The London Experience
I am back from London, from one of the most wonderful experiences that
you could imagine.
My sister and I went to the LotR exhibition,
together with Varda, which was a pleasure in itself. She knows London
quite well and is a brilliant guide (…and only when she said ‘Long ways
to go yet, follow me, Varda will show you the way…’ in that strange
voice I was a bit concerned, hehehe…). You will have read her fabulous
reports, and there is not much that I could add apart from my personal
This exhibition has touched my heart and soul
so deeply that I still find it hard to come to terms with it. From the
very beginning it had me under its spell, so to say.
We had tickets for two days, which was
good, as on the first day I walked through the artefacts like in a
dream. I do not think that I saw anything with seeing eyes; I just
soaked up what was there without realizing much. On the second day,
though, I took notes to be able to remember. You are not allowed to
take photos, which is terrible, but on the other hand this way you can
concentrate much better on what you see which makes it a very intense
The exhibition halls are guarded by the
Argonath and if you dare to ignore Gandalf’s voice shouting ‘You shall
not pass’ you enter a quite dark area, and you also enter a wonderland
for every LotR addict.
You hardly could wish for more: there are
dresses, armours, weapons, the most beautiful Elvish jewellery,
including Galadriel’s, Celeborn’s and Elrond’s crowns and belts ,
stunning banners, Elvish, Gondorian and Rohan, including the torn
banner that tumbles down the hill when Aragorn enters Edoras, props of
every kind: there is the telescope from Rivendell, artefacts from
Saruman’s study, the ‘bigature’ of the Hobbiton mill, ruined as seen in
Frodo’s vision in Galadriel’s mirror (the Orthanc ‘bigature’ was not
there because it was needed at the moment for more shooting), you have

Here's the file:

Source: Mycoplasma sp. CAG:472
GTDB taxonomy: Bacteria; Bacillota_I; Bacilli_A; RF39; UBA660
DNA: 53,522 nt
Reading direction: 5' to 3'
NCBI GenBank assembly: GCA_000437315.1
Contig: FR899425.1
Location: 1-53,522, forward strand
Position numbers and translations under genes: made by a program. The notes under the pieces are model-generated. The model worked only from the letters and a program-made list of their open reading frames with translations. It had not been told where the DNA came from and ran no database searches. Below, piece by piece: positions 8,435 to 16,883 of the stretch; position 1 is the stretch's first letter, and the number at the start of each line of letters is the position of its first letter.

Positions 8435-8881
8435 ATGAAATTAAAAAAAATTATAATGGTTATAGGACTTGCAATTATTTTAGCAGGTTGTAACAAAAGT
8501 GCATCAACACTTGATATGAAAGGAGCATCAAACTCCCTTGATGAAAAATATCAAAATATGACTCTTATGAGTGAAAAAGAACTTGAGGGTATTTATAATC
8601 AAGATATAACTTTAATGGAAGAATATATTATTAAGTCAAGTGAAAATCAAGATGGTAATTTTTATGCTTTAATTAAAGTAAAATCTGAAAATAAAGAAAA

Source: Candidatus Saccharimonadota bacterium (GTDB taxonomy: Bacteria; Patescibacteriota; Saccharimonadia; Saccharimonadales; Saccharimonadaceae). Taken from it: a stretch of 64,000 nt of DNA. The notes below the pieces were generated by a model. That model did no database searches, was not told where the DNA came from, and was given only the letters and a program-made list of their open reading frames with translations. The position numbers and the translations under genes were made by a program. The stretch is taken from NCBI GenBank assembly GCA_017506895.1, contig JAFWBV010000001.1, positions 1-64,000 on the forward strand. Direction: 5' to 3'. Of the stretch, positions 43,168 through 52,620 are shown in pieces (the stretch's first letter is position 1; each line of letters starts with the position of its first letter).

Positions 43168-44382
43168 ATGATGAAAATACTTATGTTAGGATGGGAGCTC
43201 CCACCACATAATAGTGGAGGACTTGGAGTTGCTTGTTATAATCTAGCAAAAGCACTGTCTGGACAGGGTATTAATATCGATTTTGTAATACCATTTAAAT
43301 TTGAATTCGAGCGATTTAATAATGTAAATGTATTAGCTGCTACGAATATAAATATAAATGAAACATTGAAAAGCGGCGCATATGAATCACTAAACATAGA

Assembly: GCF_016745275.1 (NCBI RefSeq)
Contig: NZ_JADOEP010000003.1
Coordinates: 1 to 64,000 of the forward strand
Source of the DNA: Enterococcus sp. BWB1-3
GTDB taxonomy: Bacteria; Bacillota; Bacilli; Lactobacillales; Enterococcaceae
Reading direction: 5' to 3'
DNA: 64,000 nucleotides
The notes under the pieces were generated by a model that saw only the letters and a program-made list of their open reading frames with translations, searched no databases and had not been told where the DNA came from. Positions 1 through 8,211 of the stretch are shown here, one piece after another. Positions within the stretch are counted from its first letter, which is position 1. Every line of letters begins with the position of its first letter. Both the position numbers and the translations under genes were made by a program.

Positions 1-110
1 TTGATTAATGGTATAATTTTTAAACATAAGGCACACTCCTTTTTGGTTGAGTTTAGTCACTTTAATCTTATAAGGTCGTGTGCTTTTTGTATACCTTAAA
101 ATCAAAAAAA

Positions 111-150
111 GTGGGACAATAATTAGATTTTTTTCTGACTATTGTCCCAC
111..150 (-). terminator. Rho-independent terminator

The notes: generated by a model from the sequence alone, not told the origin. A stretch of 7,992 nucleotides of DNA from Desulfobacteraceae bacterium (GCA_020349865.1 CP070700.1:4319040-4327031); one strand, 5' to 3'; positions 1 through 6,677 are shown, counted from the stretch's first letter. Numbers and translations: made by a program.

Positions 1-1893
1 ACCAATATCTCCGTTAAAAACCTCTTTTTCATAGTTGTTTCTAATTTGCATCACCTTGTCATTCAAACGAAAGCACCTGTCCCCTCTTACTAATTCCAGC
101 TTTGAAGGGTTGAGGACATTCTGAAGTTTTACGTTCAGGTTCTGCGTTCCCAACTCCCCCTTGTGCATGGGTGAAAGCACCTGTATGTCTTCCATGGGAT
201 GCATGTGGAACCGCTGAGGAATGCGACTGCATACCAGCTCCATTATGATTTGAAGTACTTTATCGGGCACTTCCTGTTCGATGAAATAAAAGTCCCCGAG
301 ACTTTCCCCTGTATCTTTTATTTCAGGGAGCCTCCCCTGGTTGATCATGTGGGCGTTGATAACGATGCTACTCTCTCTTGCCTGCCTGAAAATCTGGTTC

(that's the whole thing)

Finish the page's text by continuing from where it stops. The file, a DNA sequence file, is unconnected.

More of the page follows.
Sam’s backpack in two sizes to illustrate the size magic the wizards at
Weta conjured, manuscripts from the Minas Tirith library, including
Isildur’s report on the ring, an Elven Heraldic trumpet, the Three
Rings of Power as well as the rings of the Nazgul , evil looking with
the symbol of the red eye, a Gondorian saddle, … too much to tell you
all the details.
Many of the main characters are represented
by their dresses: Frodo’s outfit in Hobbit size, his Mithril shirt,
Arwen’s beautiful blue requiem dress and her riding garb, Aragorn’s
ranger outfit, Legolas’ woodland outfit, Théodens armour from
Deep, Galadriel’s white robe from Lothlórien, Gandalf’s grey and
Saruman’s white robe. Gimli’s armour had been temporarily replaced by
the formal dress of one of the dwarves at Elrond’s council because
Gimli’s dress was needed for shooting. Even Treebeard was there, as a
life-size model. He did not impress me much, though, although I love
Treebeard, because his eyes were dead in the model, no sign of the
twinkle that makes him so gorgeous in the movie.
Representing the dark side are Sauron himself
in full size, the cave-troll, a ring-wraith and Lurtz, again in full
size…and I tell you, seeing them in the dark rooms is a nerve-wrecking
All over the exhibition you find text
displays and monitors showing short videos to explain things, very much
like on the DVDs. In fact, some of the videos were from the FotR-DVD;
some will probably be on the EE of TTT.
You could touch a few things, like
different models of swords or chain mail and there was a chance to get
a picture made in Gandalf’s cart, where you were digitally shrunk to
Artwork they had, paintings, sketches,
drawings, many by Alan Lee, some by John Howe, some by other artists.
The most beautiful of all is the watercolour by Alan Lee, showing
What was so striking in this exhibition was
that at no time you had the feeling that you were shown movie props and
costumes, everything, every single item, no matter how small or
unimportant it would seem, is done with such great art and care that
you really, really have the feeling to see an exhibition of
archaeological rather than contemporary artefacts.
And the colours!!! Through the filters that